The Hague Convention on the Civil Aspects of International Child Abduction is a convention that came into being in 1980.
Its purpose is to return a child to the child’s country of habitual residence if the child has been wrongfully removed to a different country.
The philosophy behind the convention is that if there is to be a dispute about the child’s residence that dispute should be determined by a court in the country of the child’s habitual residence.
Generally speaking it is not lawful for one parent to remove a child from the United Kingdom without the consent of the other parent. If this does happen the removal can be said to be unlawful. Also, if consent is given for the child to be removed to another country for a fixed period of time and the child is not returned within the agreed period, the retention in the other country can be said to be unlawful.
What to expect in court
There are some defences to a Hague Convention application. They are very narrow and limited and so in the majority of Hague Convention cases the court will return the child to the country of habitual residence.
Hague Convention cases are heard in the Court of Session in Edinburgh. The Convention provides that a final decision should be made by the court within six weeks of the date of commencement of the proceedings. This means that the proceedings have to be dealt with urgently once they are raised.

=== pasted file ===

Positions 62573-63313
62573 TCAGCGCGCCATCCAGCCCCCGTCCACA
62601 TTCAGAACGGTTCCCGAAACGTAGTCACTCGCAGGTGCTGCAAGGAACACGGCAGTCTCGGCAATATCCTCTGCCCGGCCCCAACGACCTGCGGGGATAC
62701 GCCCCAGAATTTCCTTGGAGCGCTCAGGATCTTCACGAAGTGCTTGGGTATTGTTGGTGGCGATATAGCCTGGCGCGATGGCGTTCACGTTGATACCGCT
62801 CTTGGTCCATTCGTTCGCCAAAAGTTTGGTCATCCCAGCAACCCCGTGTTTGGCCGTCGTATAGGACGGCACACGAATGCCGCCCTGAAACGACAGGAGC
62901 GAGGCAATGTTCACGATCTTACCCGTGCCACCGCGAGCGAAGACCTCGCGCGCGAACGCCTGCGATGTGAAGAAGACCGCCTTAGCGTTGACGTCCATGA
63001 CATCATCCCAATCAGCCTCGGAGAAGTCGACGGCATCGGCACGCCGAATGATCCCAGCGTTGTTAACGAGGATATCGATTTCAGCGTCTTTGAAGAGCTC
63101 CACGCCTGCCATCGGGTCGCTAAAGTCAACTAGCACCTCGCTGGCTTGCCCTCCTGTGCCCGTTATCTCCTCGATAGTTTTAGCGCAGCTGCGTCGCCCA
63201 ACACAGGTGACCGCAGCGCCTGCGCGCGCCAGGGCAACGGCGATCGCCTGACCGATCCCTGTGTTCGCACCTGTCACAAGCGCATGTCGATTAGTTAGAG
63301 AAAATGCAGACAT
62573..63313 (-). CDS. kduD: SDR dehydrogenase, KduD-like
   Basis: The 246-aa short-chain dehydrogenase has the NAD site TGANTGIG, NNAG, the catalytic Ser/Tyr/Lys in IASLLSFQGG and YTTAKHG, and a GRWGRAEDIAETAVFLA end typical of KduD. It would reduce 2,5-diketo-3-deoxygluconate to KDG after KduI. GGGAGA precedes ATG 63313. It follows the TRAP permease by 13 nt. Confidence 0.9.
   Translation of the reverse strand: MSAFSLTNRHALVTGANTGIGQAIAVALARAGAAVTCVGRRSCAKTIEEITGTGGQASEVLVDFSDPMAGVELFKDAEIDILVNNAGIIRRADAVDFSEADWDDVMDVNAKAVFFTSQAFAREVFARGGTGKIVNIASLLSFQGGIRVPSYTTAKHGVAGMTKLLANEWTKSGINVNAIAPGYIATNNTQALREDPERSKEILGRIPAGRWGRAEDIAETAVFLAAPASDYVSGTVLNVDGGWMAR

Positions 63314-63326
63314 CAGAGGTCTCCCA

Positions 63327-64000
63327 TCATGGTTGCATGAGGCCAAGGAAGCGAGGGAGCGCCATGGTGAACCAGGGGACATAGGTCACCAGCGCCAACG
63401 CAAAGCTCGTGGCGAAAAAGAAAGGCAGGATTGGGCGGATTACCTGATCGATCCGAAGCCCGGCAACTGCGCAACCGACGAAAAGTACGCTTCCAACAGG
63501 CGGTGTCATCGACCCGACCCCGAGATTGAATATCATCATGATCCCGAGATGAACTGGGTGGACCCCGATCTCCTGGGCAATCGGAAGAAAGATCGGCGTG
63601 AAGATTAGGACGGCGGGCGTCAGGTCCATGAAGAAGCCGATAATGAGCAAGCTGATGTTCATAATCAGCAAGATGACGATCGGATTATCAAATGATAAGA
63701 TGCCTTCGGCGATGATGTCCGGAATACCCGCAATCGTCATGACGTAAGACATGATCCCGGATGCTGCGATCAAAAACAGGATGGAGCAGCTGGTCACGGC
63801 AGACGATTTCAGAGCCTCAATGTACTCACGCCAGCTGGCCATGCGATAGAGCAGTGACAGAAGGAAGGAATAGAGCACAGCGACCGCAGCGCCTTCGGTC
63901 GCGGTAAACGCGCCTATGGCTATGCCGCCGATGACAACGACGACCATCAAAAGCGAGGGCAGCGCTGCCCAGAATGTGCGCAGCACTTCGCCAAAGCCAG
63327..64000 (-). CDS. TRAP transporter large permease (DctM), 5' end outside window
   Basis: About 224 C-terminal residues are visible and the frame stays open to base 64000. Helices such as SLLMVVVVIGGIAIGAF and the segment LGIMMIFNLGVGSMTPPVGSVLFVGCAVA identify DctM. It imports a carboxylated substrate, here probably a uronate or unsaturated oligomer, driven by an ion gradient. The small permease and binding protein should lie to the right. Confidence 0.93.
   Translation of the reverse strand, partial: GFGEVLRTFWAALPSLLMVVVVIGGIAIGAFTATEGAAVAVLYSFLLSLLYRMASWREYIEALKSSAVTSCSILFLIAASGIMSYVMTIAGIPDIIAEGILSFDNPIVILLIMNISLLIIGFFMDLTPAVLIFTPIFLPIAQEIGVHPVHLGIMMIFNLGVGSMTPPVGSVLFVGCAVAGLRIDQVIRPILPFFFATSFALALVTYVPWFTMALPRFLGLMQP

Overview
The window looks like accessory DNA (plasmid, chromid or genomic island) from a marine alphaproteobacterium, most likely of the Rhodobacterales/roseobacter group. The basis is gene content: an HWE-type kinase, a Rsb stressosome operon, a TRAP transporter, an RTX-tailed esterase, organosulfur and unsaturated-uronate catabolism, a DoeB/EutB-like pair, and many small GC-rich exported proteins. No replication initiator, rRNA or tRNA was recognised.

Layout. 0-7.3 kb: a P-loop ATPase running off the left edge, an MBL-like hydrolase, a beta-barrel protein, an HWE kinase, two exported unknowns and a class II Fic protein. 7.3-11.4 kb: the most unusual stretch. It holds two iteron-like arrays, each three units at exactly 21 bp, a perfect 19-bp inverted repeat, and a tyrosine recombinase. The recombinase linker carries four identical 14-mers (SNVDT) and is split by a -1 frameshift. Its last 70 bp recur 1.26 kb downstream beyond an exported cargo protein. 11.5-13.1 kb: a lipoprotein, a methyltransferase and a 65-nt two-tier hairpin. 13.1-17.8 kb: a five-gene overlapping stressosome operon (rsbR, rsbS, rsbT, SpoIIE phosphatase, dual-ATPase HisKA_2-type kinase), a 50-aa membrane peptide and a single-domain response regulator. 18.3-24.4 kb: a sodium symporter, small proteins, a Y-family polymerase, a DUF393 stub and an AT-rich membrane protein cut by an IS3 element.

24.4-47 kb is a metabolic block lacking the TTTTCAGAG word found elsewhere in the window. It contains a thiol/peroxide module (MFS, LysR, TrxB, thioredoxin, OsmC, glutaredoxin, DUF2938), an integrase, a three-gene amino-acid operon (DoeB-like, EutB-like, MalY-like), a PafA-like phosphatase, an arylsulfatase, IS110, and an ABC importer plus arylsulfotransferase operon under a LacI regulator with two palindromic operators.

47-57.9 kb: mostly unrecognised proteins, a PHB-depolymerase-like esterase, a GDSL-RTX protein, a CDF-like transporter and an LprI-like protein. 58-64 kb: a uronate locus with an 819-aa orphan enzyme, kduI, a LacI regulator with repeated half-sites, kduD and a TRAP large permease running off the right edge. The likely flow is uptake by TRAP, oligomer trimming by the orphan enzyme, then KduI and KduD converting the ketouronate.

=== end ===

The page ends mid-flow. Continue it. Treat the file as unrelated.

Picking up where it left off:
If the court decides that the child is to go back to the country of habitual residence the order is that the child must return to that country, not necessarily to the other parent. Therefore in some cases the parent who has removed the child from the country of habitual residence will themselves return to that country with the child and continue living there with the child rather than returning the child to the other parent.
Often they are difficult cases and they always have to be dealt with very urgently.
We have the experience, expertise and resources to deal with these cases and we are prepared to do so under legal aid if that is appropriate.